We got a little turned around on the road to Sirajganj and stopped to ask these high school girls for directions.


Sirajganj to Madhupur, Bangladesh

(November 2011)

We were jumping the line between the lanes in a 10km Bangladesh traffic jam when we had to pull behind this truck due to lack of room - not even a touring bicycle could fit. i did not realize I was under these cows until the drool dripped in front of me.

A short cut we took one day after getting caught in a miles-long traffic stoppage. Several people pointed us off on this side road. It took a day and a half to find our way back to the main road.

The ladies and girls in all their lovely colors finally came over for a look.

Occasionally an older gentleman will wander in while we eat and it's obvious by peoples' reactions that he's an important fellow in the village. With just a wave of his hand, the crowd will back off and no one goes near our bikes.

Although we were fenced in, we were received plenty of visitors. One young man, upon hearing of our arrival, rushed over to wake us up after 10pm to ask if he could visit us at 6am to discuss the customs and culture of the United States of America.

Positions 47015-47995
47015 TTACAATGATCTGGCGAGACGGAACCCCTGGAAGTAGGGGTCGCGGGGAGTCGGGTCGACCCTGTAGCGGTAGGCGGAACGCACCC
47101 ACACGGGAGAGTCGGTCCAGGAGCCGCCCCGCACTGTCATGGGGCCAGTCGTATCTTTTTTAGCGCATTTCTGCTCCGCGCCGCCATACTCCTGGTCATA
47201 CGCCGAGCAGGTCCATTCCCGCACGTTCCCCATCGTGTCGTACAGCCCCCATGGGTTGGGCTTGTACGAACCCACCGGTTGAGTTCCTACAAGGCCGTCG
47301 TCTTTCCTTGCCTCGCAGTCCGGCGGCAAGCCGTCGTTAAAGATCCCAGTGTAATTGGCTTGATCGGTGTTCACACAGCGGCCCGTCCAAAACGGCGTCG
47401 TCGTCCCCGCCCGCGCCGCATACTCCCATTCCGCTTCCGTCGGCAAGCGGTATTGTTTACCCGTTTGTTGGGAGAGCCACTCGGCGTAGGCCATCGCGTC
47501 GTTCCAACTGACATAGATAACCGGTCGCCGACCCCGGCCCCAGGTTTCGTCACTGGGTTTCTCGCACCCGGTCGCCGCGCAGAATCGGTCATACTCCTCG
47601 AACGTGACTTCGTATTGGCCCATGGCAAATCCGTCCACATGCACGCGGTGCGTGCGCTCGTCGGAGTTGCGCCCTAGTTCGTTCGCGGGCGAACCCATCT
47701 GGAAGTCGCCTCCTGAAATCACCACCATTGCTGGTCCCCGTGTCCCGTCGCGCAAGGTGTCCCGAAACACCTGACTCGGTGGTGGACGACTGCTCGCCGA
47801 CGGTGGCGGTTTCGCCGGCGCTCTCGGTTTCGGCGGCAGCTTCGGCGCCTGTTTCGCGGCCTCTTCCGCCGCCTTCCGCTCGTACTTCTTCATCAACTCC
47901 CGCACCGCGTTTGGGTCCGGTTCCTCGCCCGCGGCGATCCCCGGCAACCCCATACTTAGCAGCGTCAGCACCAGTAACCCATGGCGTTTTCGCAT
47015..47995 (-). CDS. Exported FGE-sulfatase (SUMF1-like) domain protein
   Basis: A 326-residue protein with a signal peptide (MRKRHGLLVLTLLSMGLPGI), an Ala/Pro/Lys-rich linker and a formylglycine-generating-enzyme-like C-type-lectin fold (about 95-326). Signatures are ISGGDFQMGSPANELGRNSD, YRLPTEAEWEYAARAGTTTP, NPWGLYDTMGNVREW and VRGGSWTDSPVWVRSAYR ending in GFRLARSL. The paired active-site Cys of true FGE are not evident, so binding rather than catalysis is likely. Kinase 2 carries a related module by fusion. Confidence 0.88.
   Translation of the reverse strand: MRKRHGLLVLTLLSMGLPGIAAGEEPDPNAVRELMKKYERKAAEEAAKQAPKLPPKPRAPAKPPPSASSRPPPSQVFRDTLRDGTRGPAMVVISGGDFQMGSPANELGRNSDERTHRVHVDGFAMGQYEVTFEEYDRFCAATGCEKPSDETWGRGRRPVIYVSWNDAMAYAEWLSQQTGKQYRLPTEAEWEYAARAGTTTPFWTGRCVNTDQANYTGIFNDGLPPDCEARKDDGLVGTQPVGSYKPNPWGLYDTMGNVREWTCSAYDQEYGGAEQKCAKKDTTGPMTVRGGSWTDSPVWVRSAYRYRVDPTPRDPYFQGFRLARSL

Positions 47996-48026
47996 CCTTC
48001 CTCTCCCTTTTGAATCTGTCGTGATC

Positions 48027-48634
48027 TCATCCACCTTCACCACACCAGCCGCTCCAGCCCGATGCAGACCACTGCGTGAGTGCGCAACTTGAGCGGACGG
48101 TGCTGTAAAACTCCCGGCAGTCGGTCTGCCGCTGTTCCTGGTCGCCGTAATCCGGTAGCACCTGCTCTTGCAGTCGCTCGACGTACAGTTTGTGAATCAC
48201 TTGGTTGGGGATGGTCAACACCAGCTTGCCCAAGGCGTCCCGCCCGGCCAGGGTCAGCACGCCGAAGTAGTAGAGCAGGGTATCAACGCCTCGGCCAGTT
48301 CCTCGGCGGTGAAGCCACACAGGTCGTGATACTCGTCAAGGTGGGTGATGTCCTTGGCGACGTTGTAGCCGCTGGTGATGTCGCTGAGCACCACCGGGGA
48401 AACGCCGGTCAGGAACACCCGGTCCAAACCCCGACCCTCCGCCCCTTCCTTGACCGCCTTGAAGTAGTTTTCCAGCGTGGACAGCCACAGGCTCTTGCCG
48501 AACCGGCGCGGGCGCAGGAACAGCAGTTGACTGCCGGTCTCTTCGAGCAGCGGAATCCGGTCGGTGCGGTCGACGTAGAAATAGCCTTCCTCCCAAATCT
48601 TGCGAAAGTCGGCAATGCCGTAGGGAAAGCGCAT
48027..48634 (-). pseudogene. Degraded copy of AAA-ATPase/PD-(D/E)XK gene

Zig zagging the chaos through Madhupur on the way to the National Park.


Mymensingh to Kishoreganj, Bangladesh

(November 2011)

My touring bicycle with a substitute pannier borrowed from Gretchen's load.

The mosque next door to our hotel was quite modern with its large satellite dish.

The lovely little Kingfisher.

I had a nice ride with this student Imam one morning.

These men are working at a printing press - I guess the one on the phone is taking orders

Child labor is a daily fact of life in Bangladesh. We saw kids carrying heavy loads, working in restaurants and toiling out in the fields. These boys gave us a big smile and wave when we stopped to take this photo.


Bhairab Bazar to Srimangal

(Novemer 2011)

Gretchen is down one pannier since she lent me one after my pannier got stolen in India.

Tea plantations are shady and tranquil places to cycle around.

It takes balance to carry bags around on your head.

Exhausted from a long day of picking.


Chittagong, Bangladesh

(December 2011)

Small boats ferrying people out to larger boats in the Karnaphuli River.

We found the bicycle street in Chittagong. This guy is assembling new bikes on the sidewalk. It could be that there wasn't room in his tiny shop.